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Missouri's women's basketball enjoys creative support from the Mini-Mizzou Band

Monday, December 17, 2012 | 8:38 p.m. CST; updated 9:11 p.m. CST, Monday, December 17, 2012
Missouri guard Kyley Simmons prepares to start an out-of-bounds play during the game against Southern Illinois on Sunday at Mizzou Arena. The Tiger's won the game by a score of 110-47. A member of the Mini-Mizzou Band member Tony Eggert displays his support for the Tigers by waving a cardboard cutout of Simmons.

COLUMBIA — At Mizzou Arena, among the fans scattered across the mostly empty stands, one face sticks out.

It’s Kyley Simmons.

Her blond curls fall meticulously over her shoulders, her posed smile is unfaltering, and her eyes gaze at the Missouri women’s basketball team playing below. Her face is still and plastered to a slab of cardboard about 3-feet high.

Behind the oversized cutout is Mini-Mizzou Band member Tony Eggert.

“These games don’t have the most fantastic turnouts,” Eggert said. “So I’ve decided to become a super fan.”

Earlier in the season, Eggert printed out the poster of Simmons' face at the Arts & Science computer lab. Since then, Simmons has been present both on the court and with the band.

Why Simmons?

“Because she’s attractive,” Eggert said without pause. “And she’s a pretty good basketball player.”

The 5-foot-7 guard has collected at least one steal in each of Missouri’s past five games, and she ranks third in the Southeastern Conference for her 2.85 assist to turnover ratio.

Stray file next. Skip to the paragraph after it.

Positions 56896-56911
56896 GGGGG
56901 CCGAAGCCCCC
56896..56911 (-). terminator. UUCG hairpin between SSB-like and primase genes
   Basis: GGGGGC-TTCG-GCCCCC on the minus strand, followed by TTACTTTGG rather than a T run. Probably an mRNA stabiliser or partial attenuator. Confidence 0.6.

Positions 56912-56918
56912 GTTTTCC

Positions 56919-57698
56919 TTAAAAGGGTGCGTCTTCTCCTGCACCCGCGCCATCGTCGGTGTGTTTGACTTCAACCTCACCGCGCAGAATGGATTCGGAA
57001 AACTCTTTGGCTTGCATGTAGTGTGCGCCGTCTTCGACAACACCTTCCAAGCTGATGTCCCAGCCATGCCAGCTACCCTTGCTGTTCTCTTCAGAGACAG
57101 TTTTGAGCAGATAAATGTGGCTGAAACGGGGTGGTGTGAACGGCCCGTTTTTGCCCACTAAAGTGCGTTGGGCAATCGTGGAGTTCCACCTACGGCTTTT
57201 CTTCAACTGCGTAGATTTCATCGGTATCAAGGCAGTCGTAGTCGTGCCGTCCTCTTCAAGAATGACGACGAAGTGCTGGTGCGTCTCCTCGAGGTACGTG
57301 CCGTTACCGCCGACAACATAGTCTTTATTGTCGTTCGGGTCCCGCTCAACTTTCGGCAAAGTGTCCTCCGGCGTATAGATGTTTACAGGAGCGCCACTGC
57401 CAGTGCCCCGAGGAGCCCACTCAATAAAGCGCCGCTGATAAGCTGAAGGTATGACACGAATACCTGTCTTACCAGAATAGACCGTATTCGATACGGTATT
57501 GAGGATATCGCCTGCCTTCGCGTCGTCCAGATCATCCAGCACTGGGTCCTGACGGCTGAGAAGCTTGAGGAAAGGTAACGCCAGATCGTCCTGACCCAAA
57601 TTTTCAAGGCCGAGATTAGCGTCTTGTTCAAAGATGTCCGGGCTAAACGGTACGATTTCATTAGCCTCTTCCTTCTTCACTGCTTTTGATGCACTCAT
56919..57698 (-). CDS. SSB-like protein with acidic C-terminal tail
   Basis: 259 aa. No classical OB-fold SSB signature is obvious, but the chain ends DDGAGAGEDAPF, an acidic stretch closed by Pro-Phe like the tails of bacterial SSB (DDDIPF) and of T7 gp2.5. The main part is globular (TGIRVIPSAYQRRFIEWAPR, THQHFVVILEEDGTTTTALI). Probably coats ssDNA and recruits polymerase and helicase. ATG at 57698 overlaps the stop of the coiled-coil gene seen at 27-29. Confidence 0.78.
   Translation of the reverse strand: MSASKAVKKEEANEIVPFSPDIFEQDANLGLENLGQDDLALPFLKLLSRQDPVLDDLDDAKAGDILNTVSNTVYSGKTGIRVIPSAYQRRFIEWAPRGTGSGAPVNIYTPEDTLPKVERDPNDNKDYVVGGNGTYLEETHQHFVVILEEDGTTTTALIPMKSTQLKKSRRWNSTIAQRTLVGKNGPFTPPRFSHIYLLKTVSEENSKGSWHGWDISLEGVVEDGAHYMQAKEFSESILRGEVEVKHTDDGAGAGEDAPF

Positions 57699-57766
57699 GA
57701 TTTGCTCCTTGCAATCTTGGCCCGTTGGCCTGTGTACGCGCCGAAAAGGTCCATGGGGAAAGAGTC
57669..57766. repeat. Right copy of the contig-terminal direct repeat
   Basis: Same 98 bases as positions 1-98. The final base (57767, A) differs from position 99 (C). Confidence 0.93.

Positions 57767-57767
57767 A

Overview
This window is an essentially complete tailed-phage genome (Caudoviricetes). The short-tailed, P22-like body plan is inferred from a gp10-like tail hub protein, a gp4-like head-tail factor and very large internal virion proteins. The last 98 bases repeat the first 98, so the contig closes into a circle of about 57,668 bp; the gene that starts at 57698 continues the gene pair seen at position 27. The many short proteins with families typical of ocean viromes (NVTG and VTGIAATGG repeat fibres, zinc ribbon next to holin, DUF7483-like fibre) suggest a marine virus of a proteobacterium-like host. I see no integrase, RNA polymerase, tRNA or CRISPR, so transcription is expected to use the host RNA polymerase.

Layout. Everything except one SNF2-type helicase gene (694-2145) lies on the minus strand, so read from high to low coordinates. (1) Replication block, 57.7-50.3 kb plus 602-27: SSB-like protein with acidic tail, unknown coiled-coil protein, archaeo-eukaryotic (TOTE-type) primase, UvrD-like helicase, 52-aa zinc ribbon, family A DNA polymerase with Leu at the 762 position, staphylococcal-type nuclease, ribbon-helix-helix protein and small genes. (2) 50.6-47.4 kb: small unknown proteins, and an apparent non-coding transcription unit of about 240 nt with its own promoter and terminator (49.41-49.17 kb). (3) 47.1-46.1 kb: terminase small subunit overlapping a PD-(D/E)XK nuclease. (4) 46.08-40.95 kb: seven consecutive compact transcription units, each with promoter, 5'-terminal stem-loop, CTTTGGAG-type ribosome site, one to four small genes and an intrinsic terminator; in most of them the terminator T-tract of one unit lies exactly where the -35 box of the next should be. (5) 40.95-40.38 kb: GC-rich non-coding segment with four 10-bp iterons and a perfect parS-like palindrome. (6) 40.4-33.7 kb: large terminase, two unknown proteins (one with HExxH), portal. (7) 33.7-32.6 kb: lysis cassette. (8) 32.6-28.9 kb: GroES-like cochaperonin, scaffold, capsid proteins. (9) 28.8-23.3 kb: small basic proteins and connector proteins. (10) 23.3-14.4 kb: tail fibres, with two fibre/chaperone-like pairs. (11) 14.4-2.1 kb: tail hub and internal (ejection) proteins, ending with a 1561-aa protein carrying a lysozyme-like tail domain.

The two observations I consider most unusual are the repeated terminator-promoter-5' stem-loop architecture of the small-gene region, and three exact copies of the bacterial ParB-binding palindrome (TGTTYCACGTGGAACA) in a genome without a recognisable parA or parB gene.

“I have no idea who he is,” Simmons said, laughing. “The band — they are great supporters. They’re the only ones in our student section half the time.”

With bright lights reflecting off their instruments, band members stand in a block of gold in the bleachers section allotted for students. In Missouri’s game against Southern Illinois on Sunday, Simmons’ face appeared on the big screen. Through a circle cut out over her mouth, Eggert played his mellophone from behind the cardboard poster.

“I don’t know if it was a good idea yet, but it seemed funny at the time,” Eggert said. “Now, there is a permanent hole in the thing. I’ll have to make more posters.”

Eggert and his friends said they plan to make posters of the other Tigers players' faces to bring to games.

“I just thought it was dumb,” Eggert said. “I didn’t really know anyone noticed it.”

But Simmons did, and the thought of her face waving wildly in the stands triggers a genuine smile not captured in her photo.

“It means a lot,” Simmons said. “Just because they’re holding up my face doesn’t mean they’re just supporting me.”

The Tigers have won their past five games and have scored more than 90 points in the past three. They lead the nation in 3-pointers with an average of 10 made per game.

“People are like ‘oh, women’s basketball — whatever.’ But it’s fun to follow, and they’re doing really well,” Eggert said. “I wish more people would come out and support them.”


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